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A bit ‘o the green at the White Horse
Kermit the Frog’s lament notwithstanding, every St. Patrick’s Day it’s easy being green, Irish or not.
On Friday, March 17 the White Horse Black Mountain celebrates all things Irish with a special evening of music, fun and conviviality. The doors open at 5 p.m. for socializing and the intensely competitive annual Potato Roll event.
At 6 p.m., the White Horse Session Players will play sets of traditional Irish jigs and reels in an informal setting. The main concert starts at 7 p.m. with performances by Bob Hinkle, The Southern Highlanders and hammered dulcimer virtuoso Joshua Messick.
Messick first heard the hammered dulcimer at age four, when he promised his mother he would learn to play the multi-stringed instrument. He followed up on his promise with a flourish, becoming the 2003 National Hammered Dulcimer Champion at Winfield, Kansas at age 18.
Messick’s current instrument was made by Smannanoa Valley master luthier Jerry Read Smith, who also helped convince the musician that the Asheville area was the place for him. Celtic music is one of the many discernible influences in Messick’s gorgeous original compositions, along with Renaissance, classical and world music.
Messick thinks of himself foremost as a composer who uses hammered dulcimer as his sound palette. “I’ve put my entire life into this music,” he said. “Music is the sound of the human spirit and, for me, is prayer without words.”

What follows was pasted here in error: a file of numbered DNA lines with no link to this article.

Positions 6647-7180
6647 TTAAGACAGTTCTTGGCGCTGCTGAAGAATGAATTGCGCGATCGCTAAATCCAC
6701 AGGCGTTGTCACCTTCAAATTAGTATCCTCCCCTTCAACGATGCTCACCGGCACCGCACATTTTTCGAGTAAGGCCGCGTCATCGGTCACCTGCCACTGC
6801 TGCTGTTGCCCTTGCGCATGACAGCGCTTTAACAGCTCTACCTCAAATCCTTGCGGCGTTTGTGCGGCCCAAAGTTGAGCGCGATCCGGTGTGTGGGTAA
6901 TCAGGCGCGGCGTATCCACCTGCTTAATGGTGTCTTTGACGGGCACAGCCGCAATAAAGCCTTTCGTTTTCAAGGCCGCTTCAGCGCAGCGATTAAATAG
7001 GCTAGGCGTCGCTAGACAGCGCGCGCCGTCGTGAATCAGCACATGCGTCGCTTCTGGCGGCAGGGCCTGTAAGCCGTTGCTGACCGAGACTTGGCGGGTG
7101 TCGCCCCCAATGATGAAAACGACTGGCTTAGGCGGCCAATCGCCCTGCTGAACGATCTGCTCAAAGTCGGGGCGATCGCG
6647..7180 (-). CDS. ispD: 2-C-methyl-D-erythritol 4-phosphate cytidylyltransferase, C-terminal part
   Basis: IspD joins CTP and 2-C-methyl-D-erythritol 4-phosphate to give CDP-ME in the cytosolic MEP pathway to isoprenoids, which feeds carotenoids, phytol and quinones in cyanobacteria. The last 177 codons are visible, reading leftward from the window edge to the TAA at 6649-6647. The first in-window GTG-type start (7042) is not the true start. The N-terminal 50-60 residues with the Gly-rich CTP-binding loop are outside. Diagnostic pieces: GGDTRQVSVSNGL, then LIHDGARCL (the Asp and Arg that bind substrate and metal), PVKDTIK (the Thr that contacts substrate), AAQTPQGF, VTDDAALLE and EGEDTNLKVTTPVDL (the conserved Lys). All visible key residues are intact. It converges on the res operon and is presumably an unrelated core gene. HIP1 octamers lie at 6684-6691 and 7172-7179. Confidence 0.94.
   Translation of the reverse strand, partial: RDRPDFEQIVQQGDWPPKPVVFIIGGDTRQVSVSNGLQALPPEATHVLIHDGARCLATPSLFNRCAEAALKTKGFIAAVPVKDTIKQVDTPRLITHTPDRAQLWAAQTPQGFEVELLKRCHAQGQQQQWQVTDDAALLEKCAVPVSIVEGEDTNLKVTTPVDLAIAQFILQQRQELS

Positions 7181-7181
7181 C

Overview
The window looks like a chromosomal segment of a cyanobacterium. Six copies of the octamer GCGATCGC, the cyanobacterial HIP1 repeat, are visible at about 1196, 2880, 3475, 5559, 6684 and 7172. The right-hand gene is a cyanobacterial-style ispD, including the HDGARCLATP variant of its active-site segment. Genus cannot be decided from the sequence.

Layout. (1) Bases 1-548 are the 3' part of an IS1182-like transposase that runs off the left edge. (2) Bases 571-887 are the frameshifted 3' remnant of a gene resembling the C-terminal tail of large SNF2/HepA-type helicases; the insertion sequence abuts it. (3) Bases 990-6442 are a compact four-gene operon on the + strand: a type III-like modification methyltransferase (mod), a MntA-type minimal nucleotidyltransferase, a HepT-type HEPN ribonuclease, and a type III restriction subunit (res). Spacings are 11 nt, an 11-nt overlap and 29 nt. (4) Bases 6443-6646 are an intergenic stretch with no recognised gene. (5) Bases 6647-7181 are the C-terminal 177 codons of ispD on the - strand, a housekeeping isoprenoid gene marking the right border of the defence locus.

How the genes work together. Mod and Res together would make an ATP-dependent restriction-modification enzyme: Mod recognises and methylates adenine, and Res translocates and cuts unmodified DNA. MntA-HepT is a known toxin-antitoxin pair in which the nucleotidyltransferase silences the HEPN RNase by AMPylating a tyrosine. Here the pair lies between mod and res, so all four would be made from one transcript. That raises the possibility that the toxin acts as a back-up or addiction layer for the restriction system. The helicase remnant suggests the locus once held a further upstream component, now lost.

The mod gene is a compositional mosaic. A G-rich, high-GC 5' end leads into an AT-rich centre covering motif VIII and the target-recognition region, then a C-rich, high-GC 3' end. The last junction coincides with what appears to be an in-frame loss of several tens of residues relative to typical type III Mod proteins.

The Southern Highlanders perform a repertoire that embraces the diversity of Celtic cultures. Their songs and tunes hail from Ireland, Scotland and the Celtic diaspora, including its Southern Appalachian branches. The band includes Doug Orr, President Emeritus of Warren Wilson College and founder of its acclaimed Swannanoa Gathering music camps. He’s joined by wife Darcy and veteran folk music performers Joe and Karen Holbert. Between them they play guitar, mountain dulcimer, fiddle, hammered dulcimer, pennywhistle, piano, concertina and more.
The Orrs have also collaborated with NPR’s “The Thistle and Shamrock” host Fiona Ritchie to write a best-selling book, “Wayfaring Strangers,” chronicling the musical legacy of the Scots-Irish in America.
White Horse owner Bob Hinkle has been known to tell an Irish joke or two while emceeing at the club, but he also has a store of original and classic songs at his command. The Asheville native’s performing career took off when he was still a UNC student as part of the folk/pop trio The Good Earth, which also included the late Bill Oliver Swofford, aka Oliver of “Good Morning Starshine” fame.
After that group disbanded, Hinkle spent more than 40 years in New York City, where he forged a multifaceted career in the music and entertainment industry, including record production, artist management and executive positions. He has worn many hats since returning to North Carolina and opening White Horse Black Mountain in 2008. But he now has occasion to revisit his songwriting and performing roots.